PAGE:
Review: Lake Ridden (PC)

The puzzle adventure genre suffered from a bit of a downward spiral throughout the 2000s. The heyday of Grim Fandango, The Beast Within and Myst gave way to a barren period that offered little but an array of increasingly uninspired sequels and, God help us, Leisure Suit Larry. The reason for this decline can probably attributed, at least partly, to a couple of minor developments in the market called the PS2 and the Xbox. After all, puzzle games are fun, but pointing and clicking and WASD could hardly compete with bombing a Warthog around Halo, or getting over a tough day in the office by becoming one with Kratos. However, times change, and a surge of indie developers and publishers are breathing new life into old genres with new IP for those with a case of AAA fatigue. Enter Lake Ridden.

The game presents us with a standard, tried and tested formula for this genre; you play in first person, following a predetermined path throughout the game world, uncovering clues and solving puzzles to further the story. At points you have a fair amount more freedom of movement, like when exploring a large garden or house, but you are very much led to those places. This is a bit of a step change for me, being an open world worshipper, but while following the path of the game is very much compulsory, it manages to not come off as too heavy handed. Background and information are provided by a narrator, yourself, and character audio along with the info gleaned from puzzles and scattered letters and the like. The narration is key to progression, and it will often provide clues to keep you moving, such as saying that a door handle is missing a piece when you find yourself unable to go through a door.

You play as Marie, who is hunting for her little sister Sofia. Sofia has got lost in the forest after wandering off during a camping trip – said forest is very ethereal and, to start with at least, a bit creepy. However, the dark misty paths that steeply wind up and down are offset by the fact that you are almost always able to see the night sky and stars, not to mention that light fixtures of varying types are scattered along your route, e.g. candles, lamps, oil burners etc. This generous illumination also acts as a handy trail of breadcrumbs should you become lost. The artwork is very pretty, in a glowy, Galadriel sort of way, and has a slightly washed out look that reinforces the fantasy of the setting. There’s also a hint of Blair Witch about the clues you find, and a slightly unsettling vein of ‘eccentricity’ running through diary entries and letters. It adds up to be very atmospheric, and quite engaging.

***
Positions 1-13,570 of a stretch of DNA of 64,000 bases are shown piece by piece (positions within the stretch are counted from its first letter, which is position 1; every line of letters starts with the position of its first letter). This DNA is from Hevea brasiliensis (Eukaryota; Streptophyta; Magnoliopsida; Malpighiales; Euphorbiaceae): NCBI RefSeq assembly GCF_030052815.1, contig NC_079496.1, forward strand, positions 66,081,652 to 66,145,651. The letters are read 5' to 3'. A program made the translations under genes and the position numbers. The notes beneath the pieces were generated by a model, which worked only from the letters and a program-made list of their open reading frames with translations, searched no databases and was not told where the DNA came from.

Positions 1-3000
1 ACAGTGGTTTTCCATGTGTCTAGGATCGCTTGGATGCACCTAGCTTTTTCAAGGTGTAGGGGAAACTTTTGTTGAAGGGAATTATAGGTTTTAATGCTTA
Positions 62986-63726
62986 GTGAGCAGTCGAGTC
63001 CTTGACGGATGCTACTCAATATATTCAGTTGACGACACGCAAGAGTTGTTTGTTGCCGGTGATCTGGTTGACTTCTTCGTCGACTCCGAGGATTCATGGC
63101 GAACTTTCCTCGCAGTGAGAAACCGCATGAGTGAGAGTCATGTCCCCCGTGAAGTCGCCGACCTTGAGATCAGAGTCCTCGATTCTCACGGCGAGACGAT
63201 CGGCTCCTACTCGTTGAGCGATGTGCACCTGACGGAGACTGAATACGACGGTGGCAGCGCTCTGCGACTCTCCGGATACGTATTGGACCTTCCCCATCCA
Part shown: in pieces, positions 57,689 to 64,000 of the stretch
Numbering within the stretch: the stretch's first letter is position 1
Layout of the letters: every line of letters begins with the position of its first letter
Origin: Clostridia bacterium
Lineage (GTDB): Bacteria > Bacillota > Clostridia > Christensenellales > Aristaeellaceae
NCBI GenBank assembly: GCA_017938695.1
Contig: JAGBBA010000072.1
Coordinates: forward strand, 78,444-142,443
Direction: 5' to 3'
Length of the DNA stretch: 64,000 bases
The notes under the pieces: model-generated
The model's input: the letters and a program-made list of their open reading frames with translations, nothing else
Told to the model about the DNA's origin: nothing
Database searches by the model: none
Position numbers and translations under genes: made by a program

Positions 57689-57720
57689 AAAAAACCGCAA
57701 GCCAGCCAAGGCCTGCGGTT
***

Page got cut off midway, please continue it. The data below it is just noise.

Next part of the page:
However, it was partially spoiled for me fairly early on. Why, you ask? Well, any motifs and inferences channeled from Outlast or Amnesia, or even Myst, are disintegrated totally by the narration and the voice acting. As far as I can tell, it’s all performed by the same actor playing a variety of different parts, some disembodied or distant memories, such as when reading a diary. The characterisation seems way off to me, and pulls the game in a completely different direction from the atmospheric puzzlers of yore. Not a bad direction necessarily, but not one I’m a big fan of, as for me it just makes it feel a bit ‘childish’ – a case of unnecessary handholding. It’s a small gripe, but a jarring one.

All in all this is a fun game, benefiting from its light touch and gentle setting, which I think will serve it well in a market currently overflowing with intense FPSs/battle royales, complex simulations and endless RPGs. You can dip in and out here and there when you have time and still enjoy the story, without having to worry about your skills becoming dulled with unfamiliarity, dooming you to death after death at the hands of militant 12 year olds who should be doing their maths homework. I’d advise definitely giving it a go if puzzles and mystery are your type of thing.

Lake Ridden is available on PC via Steam, GOG and Humble Store.

Disclosure statement: Review code for Lake Ridden was provided by Indigo Pearl. A Most Agreeable Pastime operates as an independent site, and all opinions expressed are those of the author